Plan to end direct provision by 2024 would see asylum seekers housed in State accommodation

Private contractors to be phased out in new system that could cost up to €672 million

The details are included in a White Paper on ending direct provision, published on Friday by the Department of Children and Equality. Photograph: Nick Bradshaw/The Irish Times

The details are included in a White Paper on ending direct provision, published on Friday by the Department of Children and Equality. Photograph: Nick Bradshaw/The Irish Times

Your Web Browser may be out of date. If you are using Internet Explorer 9, 10 or 11 our Audio player will not work properly.
For a better experience use Google Chrome, Firefox or Microsoft Edge.

 

The Government is set to end its two-decade long reliance on privately supplied housing and use State-owned accommodation to house asylum seekers, according to a plan to end direct provision.

The details are included in a White Paper on ending direct provision, published on Friday by the Department of Children and Equality, which proposes a two-stage “blended” accommodation system.

Newly arrived asylum seekers will spend a maximum of four months in State-owned reception centres before moving into not-for-profit housing secured through Approved Housing Bodies (AHBs).

Housing for single people will also be acquired through “urban renewal initiatives” and “rent-a-room schemes” while private tenancies will be used to house some families, according to the report.

The bill for the new asylum system, including securing or building accommodation, could reach €672 million. However, the costs could fall to €450 million or so if lower-cost options are found.

The department plans to have the new system, which will be “grounded in the principles of human rights, respect for diversity and respect for privacy and family”, up and running by December 2024.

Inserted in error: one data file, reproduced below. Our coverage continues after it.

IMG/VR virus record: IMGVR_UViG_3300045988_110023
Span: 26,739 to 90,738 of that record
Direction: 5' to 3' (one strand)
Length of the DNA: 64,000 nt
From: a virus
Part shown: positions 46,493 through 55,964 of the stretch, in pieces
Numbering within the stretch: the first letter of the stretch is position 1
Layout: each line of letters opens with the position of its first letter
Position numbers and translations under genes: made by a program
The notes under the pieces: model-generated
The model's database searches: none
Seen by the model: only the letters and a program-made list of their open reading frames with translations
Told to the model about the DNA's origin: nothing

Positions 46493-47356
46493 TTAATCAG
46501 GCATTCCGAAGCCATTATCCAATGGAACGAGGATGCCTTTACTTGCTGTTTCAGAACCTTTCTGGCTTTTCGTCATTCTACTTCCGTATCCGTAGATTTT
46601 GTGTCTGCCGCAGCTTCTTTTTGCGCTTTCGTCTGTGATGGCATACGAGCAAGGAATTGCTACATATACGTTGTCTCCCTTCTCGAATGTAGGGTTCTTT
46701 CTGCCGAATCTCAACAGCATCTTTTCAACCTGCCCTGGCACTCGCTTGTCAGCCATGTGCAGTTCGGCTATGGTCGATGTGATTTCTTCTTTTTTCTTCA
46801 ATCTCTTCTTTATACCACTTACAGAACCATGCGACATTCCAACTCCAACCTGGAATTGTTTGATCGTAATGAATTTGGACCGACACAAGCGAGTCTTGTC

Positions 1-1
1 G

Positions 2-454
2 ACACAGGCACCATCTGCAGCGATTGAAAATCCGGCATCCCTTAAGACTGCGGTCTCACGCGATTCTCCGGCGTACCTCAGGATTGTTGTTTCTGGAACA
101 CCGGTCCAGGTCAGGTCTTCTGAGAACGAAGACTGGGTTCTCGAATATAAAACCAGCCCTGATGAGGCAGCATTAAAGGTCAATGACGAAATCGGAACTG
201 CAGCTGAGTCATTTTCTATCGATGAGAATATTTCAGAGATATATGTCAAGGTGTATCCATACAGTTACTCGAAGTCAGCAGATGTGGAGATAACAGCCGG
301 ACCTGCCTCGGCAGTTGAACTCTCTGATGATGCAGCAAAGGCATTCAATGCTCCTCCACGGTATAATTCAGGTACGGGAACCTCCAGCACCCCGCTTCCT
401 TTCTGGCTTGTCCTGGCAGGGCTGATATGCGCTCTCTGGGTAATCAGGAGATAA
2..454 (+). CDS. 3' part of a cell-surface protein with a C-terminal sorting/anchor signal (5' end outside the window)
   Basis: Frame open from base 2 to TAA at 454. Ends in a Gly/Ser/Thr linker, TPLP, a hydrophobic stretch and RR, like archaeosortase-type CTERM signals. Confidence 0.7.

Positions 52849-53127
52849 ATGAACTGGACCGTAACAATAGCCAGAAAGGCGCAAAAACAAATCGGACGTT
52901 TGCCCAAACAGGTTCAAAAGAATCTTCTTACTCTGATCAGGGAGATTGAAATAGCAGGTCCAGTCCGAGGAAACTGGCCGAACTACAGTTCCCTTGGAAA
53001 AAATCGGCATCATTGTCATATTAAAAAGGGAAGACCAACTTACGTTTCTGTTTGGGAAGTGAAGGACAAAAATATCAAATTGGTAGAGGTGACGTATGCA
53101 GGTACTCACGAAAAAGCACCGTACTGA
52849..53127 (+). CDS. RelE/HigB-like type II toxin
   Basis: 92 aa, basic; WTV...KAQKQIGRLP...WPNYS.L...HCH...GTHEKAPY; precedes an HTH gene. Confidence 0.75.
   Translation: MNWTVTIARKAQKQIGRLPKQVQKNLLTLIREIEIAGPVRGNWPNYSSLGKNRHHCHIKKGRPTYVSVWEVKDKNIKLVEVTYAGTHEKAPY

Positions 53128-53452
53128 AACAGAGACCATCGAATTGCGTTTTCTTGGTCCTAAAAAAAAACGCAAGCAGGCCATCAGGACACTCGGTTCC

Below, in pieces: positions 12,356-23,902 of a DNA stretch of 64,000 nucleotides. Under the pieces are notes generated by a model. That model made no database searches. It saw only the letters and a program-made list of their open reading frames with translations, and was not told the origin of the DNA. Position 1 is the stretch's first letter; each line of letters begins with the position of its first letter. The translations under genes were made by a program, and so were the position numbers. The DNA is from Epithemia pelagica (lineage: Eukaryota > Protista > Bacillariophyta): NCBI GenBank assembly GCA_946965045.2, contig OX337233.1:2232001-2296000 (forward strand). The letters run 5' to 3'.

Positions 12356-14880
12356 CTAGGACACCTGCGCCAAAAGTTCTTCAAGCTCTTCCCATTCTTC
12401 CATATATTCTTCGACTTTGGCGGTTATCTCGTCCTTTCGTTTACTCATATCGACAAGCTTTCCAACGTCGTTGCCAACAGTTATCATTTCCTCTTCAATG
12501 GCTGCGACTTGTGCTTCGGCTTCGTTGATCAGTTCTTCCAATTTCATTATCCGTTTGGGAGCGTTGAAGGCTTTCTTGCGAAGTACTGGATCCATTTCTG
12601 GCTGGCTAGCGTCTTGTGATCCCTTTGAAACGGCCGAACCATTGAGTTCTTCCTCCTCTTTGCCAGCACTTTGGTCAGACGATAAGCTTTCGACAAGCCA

Under the proposals, asylum seekers will stay in one of six reception centres for an “orientation period”, with “own-door” accommodation for families and “own-room” accommodation for single people.

Here, they will receive information on health, education, childcare, employment and legal aid supports, undergo vulnerability assessment and be offered English language classes.

‘Bespoke allowance’

They will also receive a “bespoke allowance” while in the reception centre, similar to that currently given to people in direct provision, which began in the State 21 years ago.

After four months, they will be moved into not-for-profit self-contained houses or apartments which will be sourced and financed by AHBs.

This accommodation will be provided separately to the social housing the AHBs provide for local authorities, according to the plan seen by The Irish Times.

A national settlement plan, currently being drafted by senior local authority and government officials, will lay down how many people are accommodated in each county based on population density, housing needs, applicant needs and the availability of services.

Applicants will be encouraged to seek paid work after six months in the country, but will continue to quality for State supports. Those not in work will receive income similar to the State’s supplementary welfare payment

Public authorities will be notified when a decision is made to build, acquire or lease accommodation and a consultation process will be carried out with communities where new reception centres are set to open.

Transition

The Government will honour, and may renew, existing direct provision contracts with private operators until the transition to the new asylum system is complete.

The department has said it plans to “move away” from its reliance on emergency accommodation centres by the end of 2021. The proposed model is designed to accommodate 3,500 applicants annually, the paper notes.

Just over 1,500 applications for protection were made in 2020, a significant drop on the 4,781 made in 2019. However, nearly 7,000 people, including 1,993 children, are currently in the direct provision system.

Waiting times for asylum applications should be reduced to six months and additional resources are needed to clear the current backlog, the White Paper argues.

The Department of Justice, which still oversees the processing of asylum claims, said on Thursday it was putting in place a “range of measures” to make the process more efficient, including better use of IT technology.

Asylum seekers are currently waiting nearly 18 months for their applications to be processed despite the Government’s commitment to process requests within nine months.

An external expert advisory group will be appointed to oversee the new plan.